Jewish Positions or Objections

Although the prophecy is considered Messianic by some Jewish sources, it is not evaluated that way by all. In addition, the Jewish community rejects the Messiahship of Yeshua and the fulfillment of the prophecy in Yeshua. If this is the case, are we in error? If we are in error when we ascribe this prophecy to Yeshua, what would be a better position? What would be a reasonable and responsible alternative view? With these questions in mind, let us now examine Jewish explanations of this prophecy and Jewish objections to our view that it is speaking of Jesus of Nazareth.

There are three alternative positions put forth: the Naturalistic position, the Symbolic position, and the Individual position. We will begin with the Naturalistic explanation of Genesis 3:15.


The Naturalistic explanation of the prophecy is the understanding that this is a prediction of conflict between man and snakes. The snake looses its legs in judgment. The snake will experience hostility from mankind.

This position is summarized by Dr. Hertz in the Hertz Pentateuch.

The sight of the serpent will create loathing in man, and fear of its deadly sting will call forth an instinctive desire to destroy it…. Because of its position on the ground, the serpent strikes at the heel of man; while the man deals the fatal blow by crushing its head. Therefore the victory will rest with man.[1]

The Jewish commentary, The Soncino Books of the Bible, makes a similar statement by summarizing the position of the respected Jewish commentator Rashi.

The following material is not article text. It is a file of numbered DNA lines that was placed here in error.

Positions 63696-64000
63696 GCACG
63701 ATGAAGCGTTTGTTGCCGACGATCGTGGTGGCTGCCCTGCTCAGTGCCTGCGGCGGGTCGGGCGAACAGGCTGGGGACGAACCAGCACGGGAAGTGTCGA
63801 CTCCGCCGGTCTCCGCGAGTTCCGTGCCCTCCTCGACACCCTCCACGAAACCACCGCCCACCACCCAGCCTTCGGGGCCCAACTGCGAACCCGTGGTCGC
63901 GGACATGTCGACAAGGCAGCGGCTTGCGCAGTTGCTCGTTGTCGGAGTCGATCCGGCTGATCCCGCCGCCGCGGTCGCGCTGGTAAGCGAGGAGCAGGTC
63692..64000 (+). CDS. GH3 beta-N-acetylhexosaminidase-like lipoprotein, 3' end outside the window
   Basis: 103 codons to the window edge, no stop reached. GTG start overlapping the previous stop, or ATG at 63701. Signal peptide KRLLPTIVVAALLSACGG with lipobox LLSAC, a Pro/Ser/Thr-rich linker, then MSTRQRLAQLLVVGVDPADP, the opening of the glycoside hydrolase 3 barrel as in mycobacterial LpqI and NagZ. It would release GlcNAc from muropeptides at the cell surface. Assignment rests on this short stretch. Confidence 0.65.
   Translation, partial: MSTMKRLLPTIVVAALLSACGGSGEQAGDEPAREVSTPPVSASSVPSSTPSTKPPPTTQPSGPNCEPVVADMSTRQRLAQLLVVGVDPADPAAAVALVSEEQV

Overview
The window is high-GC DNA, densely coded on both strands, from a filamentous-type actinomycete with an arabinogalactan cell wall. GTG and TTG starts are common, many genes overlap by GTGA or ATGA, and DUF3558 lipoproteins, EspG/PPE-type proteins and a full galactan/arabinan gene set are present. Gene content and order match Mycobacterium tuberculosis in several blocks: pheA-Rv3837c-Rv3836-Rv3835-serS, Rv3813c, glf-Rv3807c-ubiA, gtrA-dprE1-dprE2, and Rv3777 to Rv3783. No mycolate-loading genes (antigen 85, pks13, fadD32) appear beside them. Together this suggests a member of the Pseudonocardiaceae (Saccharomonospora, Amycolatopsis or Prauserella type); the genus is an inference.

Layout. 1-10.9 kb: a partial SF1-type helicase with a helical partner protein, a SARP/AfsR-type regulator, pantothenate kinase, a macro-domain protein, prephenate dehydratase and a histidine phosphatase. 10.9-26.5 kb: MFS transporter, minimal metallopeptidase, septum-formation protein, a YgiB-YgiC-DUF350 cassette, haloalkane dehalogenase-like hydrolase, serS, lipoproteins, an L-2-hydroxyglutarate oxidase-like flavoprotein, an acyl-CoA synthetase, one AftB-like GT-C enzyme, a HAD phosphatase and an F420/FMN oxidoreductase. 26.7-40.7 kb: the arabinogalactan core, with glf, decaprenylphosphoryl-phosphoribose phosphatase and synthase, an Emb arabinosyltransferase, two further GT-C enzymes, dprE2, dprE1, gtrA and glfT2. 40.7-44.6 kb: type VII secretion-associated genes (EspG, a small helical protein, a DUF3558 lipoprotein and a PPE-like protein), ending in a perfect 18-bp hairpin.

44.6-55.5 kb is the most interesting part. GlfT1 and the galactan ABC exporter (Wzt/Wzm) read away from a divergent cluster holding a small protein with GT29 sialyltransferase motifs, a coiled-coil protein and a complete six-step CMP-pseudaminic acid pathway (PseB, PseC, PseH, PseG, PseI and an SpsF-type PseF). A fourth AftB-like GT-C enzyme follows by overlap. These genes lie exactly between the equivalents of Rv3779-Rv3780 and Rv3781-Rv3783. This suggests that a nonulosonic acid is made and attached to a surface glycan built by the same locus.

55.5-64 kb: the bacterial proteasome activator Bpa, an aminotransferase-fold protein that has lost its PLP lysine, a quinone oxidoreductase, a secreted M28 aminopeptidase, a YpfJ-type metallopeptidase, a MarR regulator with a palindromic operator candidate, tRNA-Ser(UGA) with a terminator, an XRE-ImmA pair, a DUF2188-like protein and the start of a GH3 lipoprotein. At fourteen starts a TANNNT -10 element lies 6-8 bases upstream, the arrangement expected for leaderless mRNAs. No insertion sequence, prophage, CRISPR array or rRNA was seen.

The serpent sinned because of its desire for the woman; the consequence will be the reverse of what it hoped for…. The serpent will not have height and will only be able to bruise man in the heel.[2]

As we continue to analyze this understanding, we need to clearly state some background information. That background information is the fact that the literal Hebrew pronouns are all singular in the text. In spite of this fact, the Jewish Publication Society changed the tenses in the final two phrases of its translation to make the text align with the Naturalistic position.

Jewish Publication Society version reads as follows (italics mine):

And I will put enmity between thee and the woman, and between thy seed and her seed; they shall bruise thy head, and thou shalt bruise their heel.

Instead of the final two phrases reading the literal “he(singular) shall bruise thy head and thou shalt bruise his (singular) heel,” the plural pronouns “they” and “their” are supplied. This makes the battle a battle between mankind and snakes rather than between two individuals – the Messiah and Satan.